Thermal Management and Multiphase Flows Laboratory
Fundamental to the law of thermodynamics, heat is an inevitable by-product for all processes. Some heat must be wasted in and rejected from heat engines. Heat must be generated in energy conversions such as electrical machines, power generators, electrical transformers and inductors, and piezoelectric actuators. Heat must be generated when energy is transferred such as electrical current in electrical wires, fluids flowing in pipes, and work transfer in a mechanical system. For the processes to continue sustainably, heat must be continuously removed effectively so that the temperature in the system is below the safety limits that are dictated by the material and reliability constraints. Techniques and designs associated with the heat removal for meeting the temperature requirements are called thermal management, which is essential to many technologies, industrial processes, engineering applications, and products.
From the late 20th century to the 21st century, scientific and technological advances have been driving continuous size reduction and power increase in systems and devices. The increased power densities usually result in high heat fluxes due to the increase of heat flow and decrease of heat transfer area. This is happening to microelectronic components, high performance computers, data centers, and also in military, automotive, power, energy, and aircraft systems.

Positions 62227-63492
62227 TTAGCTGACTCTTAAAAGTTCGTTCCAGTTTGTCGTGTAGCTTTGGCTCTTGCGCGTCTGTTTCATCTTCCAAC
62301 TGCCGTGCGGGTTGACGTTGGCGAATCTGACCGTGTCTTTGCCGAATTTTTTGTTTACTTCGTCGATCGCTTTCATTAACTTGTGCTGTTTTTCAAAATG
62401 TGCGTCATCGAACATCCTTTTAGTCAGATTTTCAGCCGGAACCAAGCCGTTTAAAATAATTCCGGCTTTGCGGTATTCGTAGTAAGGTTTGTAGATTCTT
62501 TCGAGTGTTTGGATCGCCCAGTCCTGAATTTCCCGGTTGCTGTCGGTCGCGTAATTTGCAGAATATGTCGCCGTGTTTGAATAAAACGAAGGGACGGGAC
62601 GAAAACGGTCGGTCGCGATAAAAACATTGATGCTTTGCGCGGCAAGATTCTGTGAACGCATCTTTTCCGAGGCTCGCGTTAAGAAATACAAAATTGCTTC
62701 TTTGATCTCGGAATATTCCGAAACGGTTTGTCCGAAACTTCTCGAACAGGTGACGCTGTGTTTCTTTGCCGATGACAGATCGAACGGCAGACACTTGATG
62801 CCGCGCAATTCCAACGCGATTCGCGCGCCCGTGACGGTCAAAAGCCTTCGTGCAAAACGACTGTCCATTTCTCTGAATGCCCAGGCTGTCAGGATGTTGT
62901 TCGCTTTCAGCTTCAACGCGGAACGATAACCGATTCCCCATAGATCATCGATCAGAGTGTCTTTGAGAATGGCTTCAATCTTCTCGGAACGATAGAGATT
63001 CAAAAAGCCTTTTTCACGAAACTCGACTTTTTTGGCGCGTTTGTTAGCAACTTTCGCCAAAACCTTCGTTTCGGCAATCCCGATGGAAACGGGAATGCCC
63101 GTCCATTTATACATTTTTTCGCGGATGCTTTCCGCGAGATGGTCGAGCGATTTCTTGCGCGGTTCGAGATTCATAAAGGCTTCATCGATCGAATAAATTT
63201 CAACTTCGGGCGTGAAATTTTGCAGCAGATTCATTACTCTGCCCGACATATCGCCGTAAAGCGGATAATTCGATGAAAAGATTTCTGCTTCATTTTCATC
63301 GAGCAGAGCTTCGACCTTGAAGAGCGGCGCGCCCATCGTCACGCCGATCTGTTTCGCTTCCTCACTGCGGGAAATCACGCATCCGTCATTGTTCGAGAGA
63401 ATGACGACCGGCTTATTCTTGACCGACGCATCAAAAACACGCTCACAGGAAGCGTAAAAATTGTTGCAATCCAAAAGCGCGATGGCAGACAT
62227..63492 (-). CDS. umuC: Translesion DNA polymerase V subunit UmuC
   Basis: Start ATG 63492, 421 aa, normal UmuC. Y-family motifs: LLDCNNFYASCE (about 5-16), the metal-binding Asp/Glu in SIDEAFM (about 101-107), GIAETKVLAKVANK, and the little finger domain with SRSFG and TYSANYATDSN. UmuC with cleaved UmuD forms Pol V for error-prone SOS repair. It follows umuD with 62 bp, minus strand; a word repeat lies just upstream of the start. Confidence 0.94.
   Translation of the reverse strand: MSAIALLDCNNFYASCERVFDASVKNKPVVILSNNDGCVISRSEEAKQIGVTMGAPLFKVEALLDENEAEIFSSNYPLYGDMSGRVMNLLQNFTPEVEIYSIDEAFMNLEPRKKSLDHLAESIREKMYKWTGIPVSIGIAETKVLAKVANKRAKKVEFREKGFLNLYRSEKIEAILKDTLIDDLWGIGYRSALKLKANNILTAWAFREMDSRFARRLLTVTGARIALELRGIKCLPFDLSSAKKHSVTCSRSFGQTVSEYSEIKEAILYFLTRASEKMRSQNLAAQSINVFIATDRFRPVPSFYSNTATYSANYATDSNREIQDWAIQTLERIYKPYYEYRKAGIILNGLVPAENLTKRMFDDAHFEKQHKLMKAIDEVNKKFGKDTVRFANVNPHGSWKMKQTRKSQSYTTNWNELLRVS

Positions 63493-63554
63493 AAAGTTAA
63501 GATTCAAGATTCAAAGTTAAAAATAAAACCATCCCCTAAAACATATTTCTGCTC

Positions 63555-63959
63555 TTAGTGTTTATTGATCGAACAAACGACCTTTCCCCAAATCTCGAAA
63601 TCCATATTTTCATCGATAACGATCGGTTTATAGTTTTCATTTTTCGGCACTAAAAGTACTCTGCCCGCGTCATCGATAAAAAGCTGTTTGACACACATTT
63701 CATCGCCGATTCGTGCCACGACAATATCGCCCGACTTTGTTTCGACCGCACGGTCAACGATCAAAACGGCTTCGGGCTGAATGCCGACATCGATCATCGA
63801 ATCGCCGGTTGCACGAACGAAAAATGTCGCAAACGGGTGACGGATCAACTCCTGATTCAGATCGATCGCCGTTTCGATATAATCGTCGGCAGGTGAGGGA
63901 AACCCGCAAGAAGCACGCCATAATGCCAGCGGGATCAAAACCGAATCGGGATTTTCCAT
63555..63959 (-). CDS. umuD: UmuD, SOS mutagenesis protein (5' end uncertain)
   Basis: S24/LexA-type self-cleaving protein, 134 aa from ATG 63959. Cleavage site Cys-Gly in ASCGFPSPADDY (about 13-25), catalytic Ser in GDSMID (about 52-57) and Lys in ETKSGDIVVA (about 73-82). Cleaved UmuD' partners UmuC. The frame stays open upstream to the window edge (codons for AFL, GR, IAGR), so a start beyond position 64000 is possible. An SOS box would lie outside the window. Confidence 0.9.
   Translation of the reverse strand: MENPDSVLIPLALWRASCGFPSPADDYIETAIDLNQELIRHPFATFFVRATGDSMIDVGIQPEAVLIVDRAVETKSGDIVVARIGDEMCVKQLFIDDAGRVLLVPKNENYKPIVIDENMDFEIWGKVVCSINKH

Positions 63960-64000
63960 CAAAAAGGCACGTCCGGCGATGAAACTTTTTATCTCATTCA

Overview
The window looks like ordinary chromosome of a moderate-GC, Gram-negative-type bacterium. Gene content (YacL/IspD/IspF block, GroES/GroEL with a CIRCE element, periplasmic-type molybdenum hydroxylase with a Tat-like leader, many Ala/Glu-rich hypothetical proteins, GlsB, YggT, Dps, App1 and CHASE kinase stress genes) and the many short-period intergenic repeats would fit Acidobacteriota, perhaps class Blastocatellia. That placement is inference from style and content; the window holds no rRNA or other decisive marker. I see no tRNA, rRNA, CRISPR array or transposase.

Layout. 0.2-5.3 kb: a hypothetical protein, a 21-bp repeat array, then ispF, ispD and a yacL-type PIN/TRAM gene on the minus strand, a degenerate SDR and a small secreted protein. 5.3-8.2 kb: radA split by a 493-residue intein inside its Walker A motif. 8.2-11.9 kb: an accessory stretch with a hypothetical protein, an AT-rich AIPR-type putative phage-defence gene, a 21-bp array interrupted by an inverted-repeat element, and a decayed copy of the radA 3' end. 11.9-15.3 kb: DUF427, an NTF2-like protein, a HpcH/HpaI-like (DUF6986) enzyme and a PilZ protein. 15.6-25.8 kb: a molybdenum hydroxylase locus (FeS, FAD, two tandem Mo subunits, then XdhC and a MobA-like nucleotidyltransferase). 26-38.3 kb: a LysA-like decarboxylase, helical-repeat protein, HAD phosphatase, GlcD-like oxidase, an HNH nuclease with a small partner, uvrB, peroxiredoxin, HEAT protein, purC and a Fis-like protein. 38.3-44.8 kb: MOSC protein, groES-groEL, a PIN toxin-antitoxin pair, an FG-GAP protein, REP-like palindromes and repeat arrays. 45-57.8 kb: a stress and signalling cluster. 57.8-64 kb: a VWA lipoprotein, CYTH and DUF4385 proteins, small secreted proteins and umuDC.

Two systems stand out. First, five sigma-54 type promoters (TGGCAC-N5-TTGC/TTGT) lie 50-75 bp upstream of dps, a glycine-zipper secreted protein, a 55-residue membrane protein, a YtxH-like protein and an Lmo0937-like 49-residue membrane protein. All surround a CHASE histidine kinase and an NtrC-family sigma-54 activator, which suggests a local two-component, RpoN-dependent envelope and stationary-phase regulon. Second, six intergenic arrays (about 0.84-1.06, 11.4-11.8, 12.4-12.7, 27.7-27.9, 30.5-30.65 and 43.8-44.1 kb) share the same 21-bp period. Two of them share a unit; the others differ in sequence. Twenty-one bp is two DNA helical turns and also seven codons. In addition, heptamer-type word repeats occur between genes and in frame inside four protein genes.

Thermal engineers are facing challenges for developing high-heat-flux thermal designs and cooling schemes.
Most high-heat-flux cooling schemes rely on direct liquid cooling using flows such as free surface flows (droplets, jets, sprays) and internal flows (mini/micro channel flows). Research has been focusing on the enhancement of liquid cooling performance by improving flow characteristics and fluid thermos-physical properties, modifying surface conditions, using two-phase heat transfer, and so on.
Dr. Sunny Li and his team are dedicated to developing thermal management solutions, addressing thermal
issues, and investigating fundamental fluid and thermal physics.